A total of 36.2% (41.3% urban and 31.4% rural, p < 0.001) reported at least one OIDP. The prevalence of dental caries was 17.4%, dental pain 36.4%, oral problems 54.1% and perceived need for dental treatment 46.8% in urban students. Corresponding estimates in rural students were 20.8%, 24.4%, 43.3% and 43.8%. Adjusted OR for reporting oral impacts if having dental pain ranged from 2.5 (95% CI 1.8–3.6) (problem smiling) to 4.7 (95% CI 3.4–6.5) (problem sleeping),- if having oral problems, from 1.9 (95% CI 1.3–2.6) (problem sleeping) to 3.8 (95% CI 2.7–5.2) (problem eating) and if having dental caries from 1.5 (95% CI 1.1–2.0) (problem eating) to 2.2 (95% CI 1.5–2.9) (problem sleeping). Students who perceived need for dental care were less likely to be females (OR = 0.8, 95% CI 0.6–0.9) and more likely to have impacts on eating (OR = 1.9, 95% CI 1.4–2.7) and tooth cleaning (OR = 1.6, 95% CI 1.6–2.5).
Substantial proportions of students suffered from untreated dental caries, oral impacts on daily performances and perceived need for dental care. Dental pain and reported oral problems varied systematically with OIDP across the eight impacts considered. Eating and tooth cleaning problems discriminated between subjects who perceived need for dental treatment and those who did not.
To describe oral health-related quality of life (OHRQoL) among New Zealand adults and assess the relationship between clinical measures of oral health status and a well-established OHRQoL measure, controlling for sex, socioeconomic status (SES) and use of dental services.
A birth cohort of 924 dentate adults (participants in the Dunedin Multidisciplinary Health and Development Study) was systematically examined for dental caries, tooth loss, and periodontal attachment loss (CAL) at age 32 years. OHRQoL was measured using the 14-item Oral Health Impact Profile questionnaire (OHIP-14). The questionnaire also collected data on each study member’s occupation, self-rated oral health and reasons for seeing a dental care provider. SES was determined from each individual’s occupation at age 32 years.
The mean total OHIP-14 score was 8.0 (SD 8.1); 23.4% of the cohort reported one or more OHIP problems ‘fairly often’ or ‘very often’. When the prevalence of impacts ‘fairly/very often’ was modeled using logistic regression, having untreated caries, two or more sites with CAL of 4+ mm and 1 or more teeth missing by age 32 years remained significantly associated with OHRQoL, after adjusting for sex and ‘episodic’ dental care. Multivariate analysis using Poisson regression determined that being in the low SES group was also associated with the mean number of impacts (extent) and the rated severity of impacts.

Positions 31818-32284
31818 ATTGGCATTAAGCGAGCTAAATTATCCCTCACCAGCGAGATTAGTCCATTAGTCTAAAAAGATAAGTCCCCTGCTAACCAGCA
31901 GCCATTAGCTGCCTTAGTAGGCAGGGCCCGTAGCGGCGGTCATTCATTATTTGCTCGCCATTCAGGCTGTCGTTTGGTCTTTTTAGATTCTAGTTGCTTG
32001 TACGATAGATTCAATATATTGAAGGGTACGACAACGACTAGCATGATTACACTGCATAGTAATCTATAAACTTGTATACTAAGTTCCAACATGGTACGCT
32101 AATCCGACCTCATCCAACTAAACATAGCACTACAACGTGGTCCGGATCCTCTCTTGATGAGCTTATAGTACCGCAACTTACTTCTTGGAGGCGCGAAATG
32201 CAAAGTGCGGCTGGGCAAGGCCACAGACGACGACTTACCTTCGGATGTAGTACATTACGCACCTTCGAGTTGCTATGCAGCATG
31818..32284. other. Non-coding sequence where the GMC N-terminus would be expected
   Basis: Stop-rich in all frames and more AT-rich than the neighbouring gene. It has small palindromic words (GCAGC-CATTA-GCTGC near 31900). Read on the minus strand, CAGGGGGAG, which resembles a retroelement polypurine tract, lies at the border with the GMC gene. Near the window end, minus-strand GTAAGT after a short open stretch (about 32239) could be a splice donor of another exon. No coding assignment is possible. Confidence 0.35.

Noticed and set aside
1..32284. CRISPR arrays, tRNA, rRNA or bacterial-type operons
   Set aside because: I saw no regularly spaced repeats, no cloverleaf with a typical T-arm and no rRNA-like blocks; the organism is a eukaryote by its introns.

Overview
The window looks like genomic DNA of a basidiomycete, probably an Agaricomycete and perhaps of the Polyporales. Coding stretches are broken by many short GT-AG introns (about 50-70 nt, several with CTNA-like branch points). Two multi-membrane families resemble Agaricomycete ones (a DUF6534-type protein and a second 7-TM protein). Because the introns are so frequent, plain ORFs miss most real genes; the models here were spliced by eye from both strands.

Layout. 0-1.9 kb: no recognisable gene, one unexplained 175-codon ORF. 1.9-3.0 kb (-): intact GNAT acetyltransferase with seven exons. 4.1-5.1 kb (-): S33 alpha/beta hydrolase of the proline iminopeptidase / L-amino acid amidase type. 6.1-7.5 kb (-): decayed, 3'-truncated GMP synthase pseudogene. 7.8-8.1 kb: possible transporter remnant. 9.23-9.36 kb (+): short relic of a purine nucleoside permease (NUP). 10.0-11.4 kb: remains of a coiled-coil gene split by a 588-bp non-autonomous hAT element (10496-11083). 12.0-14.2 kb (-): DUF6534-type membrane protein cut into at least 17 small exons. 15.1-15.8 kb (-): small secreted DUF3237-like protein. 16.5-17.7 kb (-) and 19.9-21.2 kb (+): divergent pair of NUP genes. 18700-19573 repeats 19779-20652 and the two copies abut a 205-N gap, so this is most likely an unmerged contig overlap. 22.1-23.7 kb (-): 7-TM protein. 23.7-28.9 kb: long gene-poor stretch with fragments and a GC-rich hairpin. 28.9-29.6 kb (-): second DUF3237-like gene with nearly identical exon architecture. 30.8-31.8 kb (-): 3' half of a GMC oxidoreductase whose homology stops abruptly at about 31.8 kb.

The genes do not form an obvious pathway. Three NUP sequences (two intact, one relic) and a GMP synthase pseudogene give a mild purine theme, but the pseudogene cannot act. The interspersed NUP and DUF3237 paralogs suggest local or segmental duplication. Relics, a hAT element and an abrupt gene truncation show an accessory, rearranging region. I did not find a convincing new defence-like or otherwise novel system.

OHIP-14 scores were significantly associated with clinical oral health status indicators, independently of sex and socioeconomic inequalities in oral health. The prevalence of impacts (23.4%) in the cohort was significantly greater than age- and sex-standardized estimates from Australia (18.2%) and the UK (15.9%).
adult; dental caries; oral health; Oral Health Impact Profile; periodontal diseases; prevalence; quality of life; tooth loss
Dental caries remains the most prevalent chronic condition in children and a major contributor to poor general health. There is ample evidence of a skewed distribution of oral health, with a small proportion of children in the population bearing the majority of the burden of the disease. This minority group is comprised disproportionately of socioeconomically disadvantaged children. An in-depth longitudinal study is needed to better understand the determinants of child oral health, in order to support effective evidence-based policies and interventions in improving child oral health. The aim of the Study of Mothers’ and Infants’ Life Events Affecting Oral Health (SMILE) project is to identify and evaluate the relative importance and timing of critical factors that shape the oral health of young children and then to seek to evaluate those factors in their inter-relationship with socioeconomic influences.